This course prepares early childhood education candidates to teach reading using appropriate instructional methods, learning activities, and materials. Education 314 and 316 are closely aligned with each other in recognition of the relationships between language and literacy. This course includes extensive supervised field experience. Course content is aligned with the Ohio English Language Arts Curriculum Content Standards and national English language arts and reading standards. Acceptance into Teacher Education Program is required to enroll. Course must be taken in conjunction with EDUC 314,EDUC 315, EDUC 317 and EDUC 318. Prerequisite(s): 0 credits; Corequisite(s): EDUC 314 and EDUC 315and EDUC 317 and EDUC 318

5. Course Goals:

Relation of Ed 314 to University Mission

Capital University's mission statement is as follows:
By drawing upon the Lutheran principle of free inquiry, Capital University:
  • Provides for personal growth by encouraging, enabling, and celebrating learning;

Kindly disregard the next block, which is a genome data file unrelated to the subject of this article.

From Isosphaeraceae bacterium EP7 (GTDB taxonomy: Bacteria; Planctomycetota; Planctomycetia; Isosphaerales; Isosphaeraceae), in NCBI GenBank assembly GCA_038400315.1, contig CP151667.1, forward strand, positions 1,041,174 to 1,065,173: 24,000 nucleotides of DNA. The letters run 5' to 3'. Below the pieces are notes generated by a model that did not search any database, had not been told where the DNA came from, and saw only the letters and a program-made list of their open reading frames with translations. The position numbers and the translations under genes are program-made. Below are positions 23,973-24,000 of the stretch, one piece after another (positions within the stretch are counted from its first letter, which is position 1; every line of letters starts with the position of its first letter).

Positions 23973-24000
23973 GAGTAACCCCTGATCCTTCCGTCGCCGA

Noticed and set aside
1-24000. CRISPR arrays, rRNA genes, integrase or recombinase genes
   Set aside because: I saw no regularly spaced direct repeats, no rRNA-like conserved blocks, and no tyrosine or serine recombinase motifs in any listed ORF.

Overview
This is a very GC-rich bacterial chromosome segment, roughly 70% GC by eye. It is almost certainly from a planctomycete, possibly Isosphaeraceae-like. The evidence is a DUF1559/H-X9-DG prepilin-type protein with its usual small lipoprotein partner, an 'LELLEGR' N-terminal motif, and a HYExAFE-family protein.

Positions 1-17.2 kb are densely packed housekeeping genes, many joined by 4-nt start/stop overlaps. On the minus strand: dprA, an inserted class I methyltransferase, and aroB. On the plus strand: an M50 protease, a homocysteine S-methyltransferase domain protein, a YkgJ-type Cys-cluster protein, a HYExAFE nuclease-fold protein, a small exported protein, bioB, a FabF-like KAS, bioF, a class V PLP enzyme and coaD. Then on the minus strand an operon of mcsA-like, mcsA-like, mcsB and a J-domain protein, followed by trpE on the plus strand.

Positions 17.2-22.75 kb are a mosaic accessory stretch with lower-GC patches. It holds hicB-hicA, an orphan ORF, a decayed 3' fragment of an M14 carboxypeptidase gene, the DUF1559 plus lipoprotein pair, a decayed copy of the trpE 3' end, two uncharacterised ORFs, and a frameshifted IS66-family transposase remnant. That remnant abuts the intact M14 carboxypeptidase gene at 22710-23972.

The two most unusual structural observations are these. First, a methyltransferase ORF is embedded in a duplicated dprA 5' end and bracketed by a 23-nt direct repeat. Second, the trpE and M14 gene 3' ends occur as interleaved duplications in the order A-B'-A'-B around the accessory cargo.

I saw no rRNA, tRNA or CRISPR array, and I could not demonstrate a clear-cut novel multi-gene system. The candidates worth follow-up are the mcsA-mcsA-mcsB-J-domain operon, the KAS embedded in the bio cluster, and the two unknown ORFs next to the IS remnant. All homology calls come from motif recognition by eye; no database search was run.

• Prepares individuals to be knowledgeable, independent, critical thinkers - educated for lives of leadership and service in an increasingly diverse society;
  • Inspires individuals to be morally reflective, spiritually alive, and civically engaged.
The central experience in the literacy methods (Education 314/316) of the Junior Block experience involves students becoming researching teachers; this is the "What Difference Does Instruction Make" (WDDIM) project. Specifically, they choose a learning experience for children during their field placement. They assess the children prior to the learning experience and they assess them after the learning experience. The paper involves critical thinking because the point of this is to think about why learning worked or didn't work. It involves the celebration of learning because frequently students want to ensure that there is a difference made by instruction or they choose to focus the project on a single, usually struggling, child and want to help the child see him/herself as a capable learner. There is a moral aspect to the research experience as students consider what works and what doesn't work; they are working with real students in their Junior Block field experience and often reflecting on these students' learning through the research project requires moral engagement because teaching requires people to be ethical and to have a moral compass.